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N2 - International research has shown the public hold various misconceptions about traumatic brain injury (TBI). Yet, relatively little has been done towards developing appropriate measures of public knowledge of TBI. The Head Injury Knowledge Scale (HIKS, Ono, Ownsworth, & Walters, 2011) is a newly developed measure of misconceptions and expectations about the effects of TBI. Additional investigation of its psychometric properties appeared warranted. The aims of this further preliminary study were to examine the factor structure of the HIKS and the relationship between psychosocial variables and factor scores. Method: A convenience sample comprising 167 adults, of whom 65% were females, responded to an online survey including the HIKS. The two-factor HIKS structure was tested using confirmatory factor analyses and the relationships between psychosocial variables and the HIKS factors were investigated. Results: A good fit was found for the structure of the HIKS. All items loaded adequately onto the HIKS Over-generalisation and Minimisation factors and their internal consistencies were good. Significant differences between gender groups and for level of education were observed on the HIKS Over-generalisation scale, suggesting various groups in the community may have differing levels of knowledge of TBI. Conclusion: This study confirmed the robustness of the HIKS factor structure. The HIKS is likely to be an important measure of community understanding of TBI in future research. Copyright ©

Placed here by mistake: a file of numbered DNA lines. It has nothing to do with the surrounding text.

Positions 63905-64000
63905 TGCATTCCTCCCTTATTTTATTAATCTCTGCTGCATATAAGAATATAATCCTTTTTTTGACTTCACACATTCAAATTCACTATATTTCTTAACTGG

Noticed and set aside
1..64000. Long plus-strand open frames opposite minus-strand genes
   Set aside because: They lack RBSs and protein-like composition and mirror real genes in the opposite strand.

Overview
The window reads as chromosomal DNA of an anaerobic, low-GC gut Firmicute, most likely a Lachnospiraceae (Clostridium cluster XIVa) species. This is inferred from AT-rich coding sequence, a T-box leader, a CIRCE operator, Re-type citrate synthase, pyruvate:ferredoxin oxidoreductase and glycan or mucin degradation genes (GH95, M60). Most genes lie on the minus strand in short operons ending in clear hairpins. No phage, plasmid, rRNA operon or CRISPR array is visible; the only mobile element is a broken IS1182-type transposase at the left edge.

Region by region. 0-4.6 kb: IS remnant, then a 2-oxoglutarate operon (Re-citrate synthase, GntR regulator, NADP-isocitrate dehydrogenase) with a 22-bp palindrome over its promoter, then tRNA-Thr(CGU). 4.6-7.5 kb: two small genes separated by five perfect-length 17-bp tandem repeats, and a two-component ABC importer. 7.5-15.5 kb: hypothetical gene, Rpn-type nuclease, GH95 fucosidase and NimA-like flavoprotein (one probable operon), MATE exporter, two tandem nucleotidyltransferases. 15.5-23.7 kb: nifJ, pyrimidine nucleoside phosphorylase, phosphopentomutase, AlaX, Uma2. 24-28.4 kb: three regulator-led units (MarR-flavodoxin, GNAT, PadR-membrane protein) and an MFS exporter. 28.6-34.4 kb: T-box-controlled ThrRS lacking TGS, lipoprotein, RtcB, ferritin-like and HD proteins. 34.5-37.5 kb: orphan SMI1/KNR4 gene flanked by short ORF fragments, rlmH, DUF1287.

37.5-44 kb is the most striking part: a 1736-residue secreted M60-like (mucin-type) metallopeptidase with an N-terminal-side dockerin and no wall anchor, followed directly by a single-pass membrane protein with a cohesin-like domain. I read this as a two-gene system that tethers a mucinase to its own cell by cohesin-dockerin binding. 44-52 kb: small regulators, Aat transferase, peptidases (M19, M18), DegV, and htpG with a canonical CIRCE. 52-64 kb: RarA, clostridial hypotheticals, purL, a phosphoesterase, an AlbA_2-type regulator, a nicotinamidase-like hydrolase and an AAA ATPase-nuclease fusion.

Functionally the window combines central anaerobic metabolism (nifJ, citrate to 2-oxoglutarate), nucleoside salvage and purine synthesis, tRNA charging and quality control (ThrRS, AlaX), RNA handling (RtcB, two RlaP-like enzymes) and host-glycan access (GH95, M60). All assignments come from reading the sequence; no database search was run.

AB - International research has shown the public hold various misconceptions about traumatic brain injury (TBI). Yet, relatively little has been done towards developing appropriate measures of public knowledge of TBI. The Head Injury Knowledge Scale (HIKS, Ono, Ownsworth, & Walters, 2011) is a newly developed measure of misconceptions and expectations about the effects of TBI. Additional investigation of its psychometric properties appeared warranted. The aims of this further preliminary study were to examine the factor structure of the HIKS and the relationship between psychosocial variables and factor scores. Method: A convenience sample comprising 167 adults, of whom 65% were females, responded to an online survey including the HIKS. The two-factor HIKS structure was tested using confirmatory factor analyses and the relationships between psychosocial variables and the HIKS factors were investigated. Results: A good fit was found for the structure of the HIKS. All items loaded adequately onto the HIKS Over-generalisation and Minimisation factors and their internal consistencies were good. Significant differences between gender groups and for level of education were observed on the HIKS Over-generalisation scale, suggesting various groups in the community may have differing levels of knowledge of TBI. Conclusion: This study confirmed the robustness of the HIKS factor structure. The HIKS is likely to be an important measure of community understanding of TBI in future research. Copyright ©

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KW - Confirmatory factor analysis